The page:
What none of the lawyers discussed is who is at fault if the code generated by an AI results in some catastrophic outcome.

For example: The person/company delivering a product shares some responsibility for, say, choosing a library that has known deficiencies. If a product ships using a library that has known exploits, and that product causes something that results in tangible harm, who owns that failure? The product maker, the library coder, or the company that chose the product?

Usually, it's all three.

Also: ChatGPT's latest challenger: The Supreme Court

Now add AI code into the mix. Clearly, most of the responsibility falls on the shoulders of the coder who chooses to use code generated by an AI. After all, it's common knowledge that the code may not work and needs to be very thoroughly tested.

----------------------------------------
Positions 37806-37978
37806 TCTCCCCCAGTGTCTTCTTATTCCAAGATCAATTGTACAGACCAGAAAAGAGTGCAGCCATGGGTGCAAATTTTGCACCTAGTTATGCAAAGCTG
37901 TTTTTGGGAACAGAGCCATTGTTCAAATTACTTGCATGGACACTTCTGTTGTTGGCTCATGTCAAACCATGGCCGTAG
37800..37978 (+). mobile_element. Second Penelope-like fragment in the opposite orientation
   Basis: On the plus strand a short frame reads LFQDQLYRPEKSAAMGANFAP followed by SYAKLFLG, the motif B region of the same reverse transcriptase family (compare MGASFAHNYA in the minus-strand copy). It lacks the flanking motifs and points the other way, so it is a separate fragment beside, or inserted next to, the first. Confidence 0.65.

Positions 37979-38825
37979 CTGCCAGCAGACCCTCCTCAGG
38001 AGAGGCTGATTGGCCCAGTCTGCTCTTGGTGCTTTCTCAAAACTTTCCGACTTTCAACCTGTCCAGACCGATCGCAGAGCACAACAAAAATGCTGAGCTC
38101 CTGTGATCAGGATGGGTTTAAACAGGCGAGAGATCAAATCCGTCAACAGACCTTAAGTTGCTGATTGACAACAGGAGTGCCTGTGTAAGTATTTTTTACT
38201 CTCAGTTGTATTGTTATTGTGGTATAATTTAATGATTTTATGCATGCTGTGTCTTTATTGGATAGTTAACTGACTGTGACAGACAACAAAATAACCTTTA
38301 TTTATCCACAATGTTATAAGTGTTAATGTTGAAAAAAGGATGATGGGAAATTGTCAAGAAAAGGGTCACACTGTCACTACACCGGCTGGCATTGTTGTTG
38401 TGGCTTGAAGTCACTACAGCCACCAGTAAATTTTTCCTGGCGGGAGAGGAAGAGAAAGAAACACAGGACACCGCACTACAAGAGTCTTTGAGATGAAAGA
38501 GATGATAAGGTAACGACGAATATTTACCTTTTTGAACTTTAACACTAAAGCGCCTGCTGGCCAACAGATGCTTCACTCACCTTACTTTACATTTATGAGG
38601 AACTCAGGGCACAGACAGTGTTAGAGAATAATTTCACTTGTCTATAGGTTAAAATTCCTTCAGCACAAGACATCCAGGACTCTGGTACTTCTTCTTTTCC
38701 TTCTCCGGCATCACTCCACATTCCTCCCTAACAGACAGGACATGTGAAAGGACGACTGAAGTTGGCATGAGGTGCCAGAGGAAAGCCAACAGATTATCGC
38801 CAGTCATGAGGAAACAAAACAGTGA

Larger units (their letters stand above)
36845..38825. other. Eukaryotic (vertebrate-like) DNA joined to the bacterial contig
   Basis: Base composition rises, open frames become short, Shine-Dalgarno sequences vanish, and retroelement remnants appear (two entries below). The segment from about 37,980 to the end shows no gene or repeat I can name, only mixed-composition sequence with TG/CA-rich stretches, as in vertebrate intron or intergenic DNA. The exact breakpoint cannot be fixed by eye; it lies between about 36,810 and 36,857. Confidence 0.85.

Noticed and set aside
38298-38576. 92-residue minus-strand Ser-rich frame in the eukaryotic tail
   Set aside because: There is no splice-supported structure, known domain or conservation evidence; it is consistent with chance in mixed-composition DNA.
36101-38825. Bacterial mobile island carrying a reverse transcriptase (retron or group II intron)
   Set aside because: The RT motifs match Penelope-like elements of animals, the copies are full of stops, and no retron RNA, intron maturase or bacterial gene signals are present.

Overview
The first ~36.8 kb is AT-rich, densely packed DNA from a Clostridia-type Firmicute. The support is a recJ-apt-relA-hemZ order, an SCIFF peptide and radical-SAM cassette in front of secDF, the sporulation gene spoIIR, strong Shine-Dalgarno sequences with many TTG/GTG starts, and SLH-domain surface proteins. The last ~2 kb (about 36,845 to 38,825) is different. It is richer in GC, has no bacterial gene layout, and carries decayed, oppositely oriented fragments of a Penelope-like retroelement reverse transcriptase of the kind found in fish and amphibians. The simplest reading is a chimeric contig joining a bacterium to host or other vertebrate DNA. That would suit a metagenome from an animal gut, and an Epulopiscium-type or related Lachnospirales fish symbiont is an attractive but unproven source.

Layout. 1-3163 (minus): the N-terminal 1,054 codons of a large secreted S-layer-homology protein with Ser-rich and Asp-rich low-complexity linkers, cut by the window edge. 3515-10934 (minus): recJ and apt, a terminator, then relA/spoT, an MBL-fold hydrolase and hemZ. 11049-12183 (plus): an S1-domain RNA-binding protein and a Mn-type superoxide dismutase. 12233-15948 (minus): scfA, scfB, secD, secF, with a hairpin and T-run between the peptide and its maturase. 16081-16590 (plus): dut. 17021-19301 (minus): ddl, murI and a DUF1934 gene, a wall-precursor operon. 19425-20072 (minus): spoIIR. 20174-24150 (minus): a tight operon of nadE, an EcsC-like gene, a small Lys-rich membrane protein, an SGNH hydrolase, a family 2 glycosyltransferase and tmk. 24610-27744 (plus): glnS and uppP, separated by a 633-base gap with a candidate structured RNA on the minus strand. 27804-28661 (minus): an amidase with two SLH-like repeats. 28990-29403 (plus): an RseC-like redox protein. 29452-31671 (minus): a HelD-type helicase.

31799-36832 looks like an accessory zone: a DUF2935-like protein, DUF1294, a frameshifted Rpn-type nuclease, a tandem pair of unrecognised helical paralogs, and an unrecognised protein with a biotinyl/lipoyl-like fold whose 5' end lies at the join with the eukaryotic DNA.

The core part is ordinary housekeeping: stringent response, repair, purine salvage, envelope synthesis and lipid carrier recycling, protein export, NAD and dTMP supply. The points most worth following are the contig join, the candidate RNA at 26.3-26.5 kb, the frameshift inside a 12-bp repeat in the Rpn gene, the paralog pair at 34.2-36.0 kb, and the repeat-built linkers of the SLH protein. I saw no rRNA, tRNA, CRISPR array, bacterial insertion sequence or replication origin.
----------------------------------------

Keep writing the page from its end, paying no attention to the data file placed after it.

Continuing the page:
But in a comprehensive lawsuit, will claimants also go after the companies that produce the AIs and even those organizations whose content was taken (even if without permission) to train those AIs?

As every attorney has told me, there is very little case law thus far. We won't really know the answers until something goes horribly wrong, parties wind up in court, and it's adjudicated thoroughly.

We're in uncharted waters here. My best advice, for now, is to test your code thoroughly. Test, test, and then test some more.

Also: Low and no-code software may soon test the limits of IT hand-holding